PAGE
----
The UK food industry has warned that Brexit will lead to a shortage of migrant workers, many of whom work in food processing or farming
According to a new survey into the UK food industry, 30% of businesses have already seen workers leaving.
Around 80,000 seasonal workers arrive in the country each year to pick fruit and veg.
These industries have warned of the devastating consequences a shortage of EU workers could have, as well as losing out on food trade with the EU and EU farming subsidies.
Now 47% of EU nationals admit they have considered leaving the UK.
Director of the Food and Drink Federation Ian Wright emphasised the potential seriousness of large numbers of migrant workers leaving:
“It is only a matter of time before the uncertainty reported by businesses results in an irreversible exit of EU workers from these shores.”
“Without our dedicated and valued workforce, we would be unable to feed the nation.”
It’s believed that workers are seeing a loss in the value of their salary as the pound has fallen against the euro.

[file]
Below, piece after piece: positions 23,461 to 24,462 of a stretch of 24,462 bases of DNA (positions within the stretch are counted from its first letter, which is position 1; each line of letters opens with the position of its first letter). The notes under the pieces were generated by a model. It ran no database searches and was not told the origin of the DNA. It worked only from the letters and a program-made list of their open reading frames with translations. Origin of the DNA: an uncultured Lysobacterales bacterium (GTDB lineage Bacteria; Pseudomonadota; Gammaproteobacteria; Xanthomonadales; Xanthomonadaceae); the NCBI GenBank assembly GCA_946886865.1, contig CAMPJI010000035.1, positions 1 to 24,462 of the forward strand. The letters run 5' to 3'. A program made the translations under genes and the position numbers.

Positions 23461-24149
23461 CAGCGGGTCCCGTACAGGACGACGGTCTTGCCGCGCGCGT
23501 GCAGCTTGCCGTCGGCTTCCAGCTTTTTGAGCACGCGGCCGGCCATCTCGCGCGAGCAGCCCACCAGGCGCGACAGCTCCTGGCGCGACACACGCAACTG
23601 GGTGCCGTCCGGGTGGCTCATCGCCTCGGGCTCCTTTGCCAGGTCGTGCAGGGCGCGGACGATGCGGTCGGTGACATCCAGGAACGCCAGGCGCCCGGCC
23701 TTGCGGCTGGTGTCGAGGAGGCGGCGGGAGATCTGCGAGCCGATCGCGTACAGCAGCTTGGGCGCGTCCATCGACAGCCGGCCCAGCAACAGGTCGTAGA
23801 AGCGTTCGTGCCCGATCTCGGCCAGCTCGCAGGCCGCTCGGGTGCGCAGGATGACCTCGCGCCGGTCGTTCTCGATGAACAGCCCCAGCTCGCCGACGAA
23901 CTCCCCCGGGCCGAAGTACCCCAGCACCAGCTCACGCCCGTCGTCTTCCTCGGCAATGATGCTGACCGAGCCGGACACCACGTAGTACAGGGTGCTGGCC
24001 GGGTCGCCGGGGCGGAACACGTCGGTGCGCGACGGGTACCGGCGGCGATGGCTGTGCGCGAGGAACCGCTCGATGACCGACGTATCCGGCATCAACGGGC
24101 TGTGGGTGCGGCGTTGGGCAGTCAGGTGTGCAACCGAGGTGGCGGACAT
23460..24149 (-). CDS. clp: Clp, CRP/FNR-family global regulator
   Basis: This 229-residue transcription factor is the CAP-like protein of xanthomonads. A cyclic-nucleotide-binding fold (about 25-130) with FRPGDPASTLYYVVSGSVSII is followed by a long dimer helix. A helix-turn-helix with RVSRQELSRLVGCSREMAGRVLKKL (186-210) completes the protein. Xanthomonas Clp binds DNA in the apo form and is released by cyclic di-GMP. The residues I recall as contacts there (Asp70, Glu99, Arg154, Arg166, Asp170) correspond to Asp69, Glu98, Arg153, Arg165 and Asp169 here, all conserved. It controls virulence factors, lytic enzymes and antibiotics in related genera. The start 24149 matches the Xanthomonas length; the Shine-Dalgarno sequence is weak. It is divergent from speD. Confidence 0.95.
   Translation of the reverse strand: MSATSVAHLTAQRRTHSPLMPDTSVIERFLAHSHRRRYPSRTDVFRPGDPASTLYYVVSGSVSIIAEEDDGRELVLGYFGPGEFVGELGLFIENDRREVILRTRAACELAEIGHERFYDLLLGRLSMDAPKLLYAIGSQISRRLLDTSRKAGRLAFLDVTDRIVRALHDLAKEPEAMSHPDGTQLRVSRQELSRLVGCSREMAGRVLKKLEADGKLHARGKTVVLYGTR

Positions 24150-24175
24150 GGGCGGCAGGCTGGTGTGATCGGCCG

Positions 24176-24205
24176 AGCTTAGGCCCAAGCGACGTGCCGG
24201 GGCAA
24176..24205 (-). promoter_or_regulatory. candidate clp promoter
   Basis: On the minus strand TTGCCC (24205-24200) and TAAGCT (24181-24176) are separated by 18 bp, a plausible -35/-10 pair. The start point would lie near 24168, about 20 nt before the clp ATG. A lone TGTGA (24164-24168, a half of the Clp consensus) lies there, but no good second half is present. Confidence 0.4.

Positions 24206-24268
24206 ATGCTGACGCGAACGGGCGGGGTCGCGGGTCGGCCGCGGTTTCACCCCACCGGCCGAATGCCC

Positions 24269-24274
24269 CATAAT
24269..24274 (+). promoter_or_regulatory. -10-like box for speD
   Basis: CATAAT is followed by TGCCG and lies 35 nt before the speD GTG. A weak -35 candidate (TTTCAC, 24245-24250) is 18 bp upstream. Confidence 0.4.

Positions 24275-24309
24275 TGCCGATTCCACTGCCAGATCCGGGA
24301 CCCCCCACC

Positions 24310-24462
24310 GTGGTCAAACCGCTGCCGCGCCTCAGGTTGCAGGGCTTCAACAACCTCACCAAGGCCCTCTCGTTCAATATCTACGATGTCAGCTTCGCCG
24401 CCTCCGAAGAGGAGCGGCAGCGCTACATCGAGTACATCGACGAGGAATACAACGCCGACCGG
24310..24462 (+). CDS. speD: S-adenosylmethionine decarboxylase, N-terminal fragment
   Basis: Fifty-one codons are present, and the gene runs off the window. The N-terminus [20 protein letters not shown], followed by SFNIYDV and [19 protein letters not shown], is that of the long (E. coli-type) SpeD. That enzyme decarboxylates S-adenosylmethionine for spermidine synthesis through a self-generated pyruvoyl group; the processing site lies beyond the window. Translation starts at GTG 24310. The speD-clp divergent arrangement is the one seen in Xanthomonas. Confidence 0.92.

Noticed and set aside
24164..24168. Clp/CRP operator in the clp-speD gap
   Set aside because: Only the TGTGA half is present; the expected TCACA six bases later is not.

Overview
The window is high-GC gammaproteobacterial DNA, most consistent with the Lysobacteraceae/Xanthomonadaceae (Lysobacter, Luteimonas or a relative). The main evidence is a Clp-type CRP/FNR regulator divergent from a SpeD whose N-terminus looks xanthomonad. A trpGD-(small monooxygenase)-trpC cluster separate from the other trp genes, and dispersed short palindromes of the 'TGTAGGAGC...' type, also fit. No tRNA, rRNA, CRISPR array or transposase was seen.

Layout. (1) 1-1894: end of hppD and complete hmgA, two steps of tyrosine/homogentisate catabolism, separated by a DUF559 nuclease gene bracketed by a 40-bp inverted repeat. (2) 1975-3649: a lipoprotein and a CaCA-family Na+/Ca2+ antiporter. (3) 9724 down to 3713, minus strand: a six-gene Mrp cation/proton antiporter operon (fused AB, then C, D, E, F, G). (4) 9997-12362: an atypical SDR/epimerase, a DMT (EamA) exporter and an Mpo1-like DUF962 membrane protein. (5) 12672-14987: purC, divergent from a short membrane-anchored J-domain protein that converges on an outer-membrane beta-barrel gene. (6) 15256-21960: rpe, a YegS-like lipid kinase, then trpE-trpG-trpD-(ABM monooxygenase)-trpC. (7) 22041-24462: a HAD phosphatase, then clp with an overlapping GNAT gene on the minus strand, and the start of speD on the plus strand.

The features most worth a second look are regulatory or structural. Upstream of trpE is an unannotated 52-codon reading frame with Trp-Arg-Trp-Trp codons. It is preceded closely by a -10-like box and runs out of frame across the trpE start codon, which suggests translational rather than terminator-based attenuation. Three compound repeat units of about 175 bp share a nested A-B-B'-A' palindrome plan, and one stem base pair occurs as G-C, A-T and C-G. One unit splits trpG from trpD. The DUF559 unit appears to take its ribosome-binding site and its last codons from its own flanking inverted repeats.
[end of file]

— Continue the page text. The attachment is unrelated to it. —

For many, it is now more viable to work in Spain of Italy and send a bigger paycheck back home.
There are also fears of a ‘brexodus’ of skilled workers abandoning the UK.
The fruit and vegetable industry in the UK has long faced allegations of mistreatment.
Workers sometimes earn less than minimum wage and the work is often described as ‘back-breaking’.
Since the Morecambe Bay tragedy over 10 years ago, in which 20 workers drowned while picking cockles, the industry has faced more scrutiny, but questions still remain over the safety and treatment of workers.
Currently, migrant harvest workers are granted full EU worker’s rights.
Problems sometimes arise due to criminal gangs taking over groups of workers and leeching off wages.
Some fear that leaving the EU could make it easier for workers to be exploited.
Some believe UK workers will be unwilling to fill the roles left by migrant workers.
If so, the workforce will be extremely difficult to replace.